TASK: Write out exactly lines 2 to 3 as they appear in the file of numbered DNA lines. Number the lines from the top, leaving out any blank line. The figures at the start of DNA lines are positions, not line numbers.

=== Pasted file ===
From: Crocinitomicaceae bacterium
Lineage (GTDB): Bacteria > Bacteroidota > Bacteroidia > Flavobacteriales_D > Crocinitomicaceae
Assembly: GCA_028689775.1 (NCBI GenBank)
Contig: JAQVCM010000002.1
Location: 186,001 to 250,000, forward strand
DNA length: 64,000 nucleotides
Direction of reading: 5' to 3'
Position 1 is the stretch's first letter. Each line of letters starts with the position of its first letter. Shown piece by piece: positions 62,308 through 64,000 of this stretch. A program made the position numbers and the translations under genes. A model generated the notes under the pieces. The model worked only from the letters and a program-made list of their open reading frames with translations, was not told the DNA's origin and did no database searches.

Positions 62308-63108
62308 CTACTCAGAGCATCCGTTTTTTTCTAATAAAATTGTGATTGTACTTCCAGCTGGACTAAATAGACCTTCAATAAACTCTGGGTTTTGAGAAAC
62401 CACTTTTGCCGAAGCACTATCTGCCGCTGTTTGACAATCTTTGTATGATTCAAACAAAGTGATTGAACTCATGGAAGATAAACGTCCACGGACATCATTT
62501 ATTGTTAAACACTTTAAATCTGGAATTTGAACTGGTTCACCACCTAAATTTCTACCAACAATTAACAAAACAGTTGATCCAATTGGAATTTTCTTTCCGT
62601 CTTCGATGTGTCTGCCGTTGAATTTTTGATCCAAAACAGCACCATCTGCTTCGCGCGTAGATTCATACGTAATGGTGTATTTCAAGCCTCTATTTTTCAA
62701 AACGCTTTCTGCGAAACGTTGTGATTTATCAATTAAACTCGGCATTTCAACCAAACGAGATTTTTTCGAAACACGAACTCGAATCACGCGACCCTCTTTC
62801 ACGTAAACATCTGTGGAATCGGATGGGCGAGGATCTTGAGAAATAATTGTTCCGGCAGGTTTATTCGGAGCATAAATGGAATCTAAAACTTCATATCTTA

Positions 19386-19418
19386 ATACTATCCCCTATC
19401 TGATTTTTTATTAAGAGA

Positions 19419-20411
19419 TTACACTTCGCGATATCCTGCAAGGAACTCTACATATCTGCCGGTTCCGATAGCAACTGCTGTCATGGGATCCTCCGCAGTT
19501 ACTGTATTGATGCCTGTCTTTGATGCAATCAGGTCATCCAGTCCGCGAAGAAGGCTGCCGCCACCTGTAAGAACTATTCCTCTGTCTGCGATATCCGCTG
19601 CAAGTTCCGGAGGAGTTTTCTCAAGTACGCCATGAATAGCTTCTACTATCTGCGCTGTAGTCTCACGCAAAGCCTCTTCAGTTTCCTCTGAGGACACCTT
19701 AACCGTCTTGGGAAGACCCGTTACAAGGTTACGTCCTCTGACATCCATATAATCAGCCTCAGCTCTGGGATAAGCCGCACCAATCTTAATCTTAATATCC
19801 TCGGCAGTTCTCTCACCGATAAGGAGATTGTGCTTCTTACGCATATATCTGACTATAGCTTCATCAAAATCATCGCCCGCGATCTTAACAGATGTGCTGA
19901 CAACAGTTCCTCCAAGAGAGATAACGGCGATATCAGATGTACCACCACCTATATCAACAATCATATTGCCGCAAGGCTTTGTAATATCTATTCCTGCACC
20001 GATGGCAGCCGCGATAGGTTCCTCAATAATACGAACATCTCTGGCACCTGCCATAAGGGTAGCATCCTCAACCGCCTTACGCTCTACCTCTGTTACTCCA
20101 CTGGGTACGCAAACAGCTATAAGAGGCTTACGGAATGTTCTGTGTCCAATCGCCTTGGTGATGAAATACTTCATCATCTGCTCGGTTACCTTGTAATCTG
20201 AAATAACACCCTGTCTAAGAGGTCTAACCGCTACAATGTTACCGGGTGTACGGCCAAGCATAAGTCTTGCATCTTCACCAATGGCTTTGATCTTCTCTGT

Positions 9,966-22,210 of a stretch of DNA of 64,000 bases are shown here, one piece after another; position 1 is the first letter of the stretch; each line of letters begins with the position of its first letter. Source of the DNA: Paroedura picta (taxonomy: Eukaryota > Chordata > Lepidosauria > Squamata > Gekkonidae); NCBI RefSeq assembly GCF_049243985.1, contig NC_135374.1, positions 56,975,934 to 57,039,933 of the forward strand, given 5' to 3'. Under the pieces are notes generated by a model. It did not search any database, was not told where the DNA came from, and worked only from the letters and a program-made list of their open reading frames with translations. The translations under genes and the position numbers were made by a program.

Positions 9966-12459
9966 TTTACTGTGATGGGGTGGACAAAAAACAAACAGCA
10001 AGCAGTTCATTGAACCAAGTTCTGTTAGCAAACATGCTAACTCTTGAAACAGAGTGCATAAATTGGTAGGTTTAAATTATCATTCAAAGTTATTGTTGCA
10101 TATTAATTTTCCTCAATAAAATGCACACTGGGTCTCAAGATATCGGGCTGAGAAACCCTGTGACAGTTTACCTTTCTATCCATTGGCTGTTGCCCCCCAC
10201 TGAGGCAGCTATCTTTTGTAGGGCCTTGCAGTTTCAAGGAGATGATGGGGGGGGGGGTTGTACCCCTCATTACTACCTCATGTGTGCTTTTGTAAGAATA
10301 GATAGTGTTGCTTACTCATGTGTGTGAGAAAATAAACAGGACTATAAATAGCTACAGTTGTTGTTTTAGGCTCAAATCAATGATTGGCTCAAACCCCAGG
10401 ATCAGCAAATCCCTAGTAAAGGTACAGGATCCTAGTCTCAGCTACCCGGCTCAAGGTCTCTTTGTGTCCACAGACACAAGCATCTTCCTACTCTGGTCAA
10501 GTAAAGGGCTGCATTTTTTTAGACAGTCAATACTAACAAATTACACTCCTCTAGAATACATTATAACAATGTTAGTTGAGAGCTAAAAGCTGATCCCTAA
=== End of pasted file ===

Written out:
Lineage (GTDB): Bacteria > Bacteroidota > Bacteroidia > Flavobacteriales_D > Crocinitomicaceae
Assembly: GCA_028689775.1 (NCBI GenBank)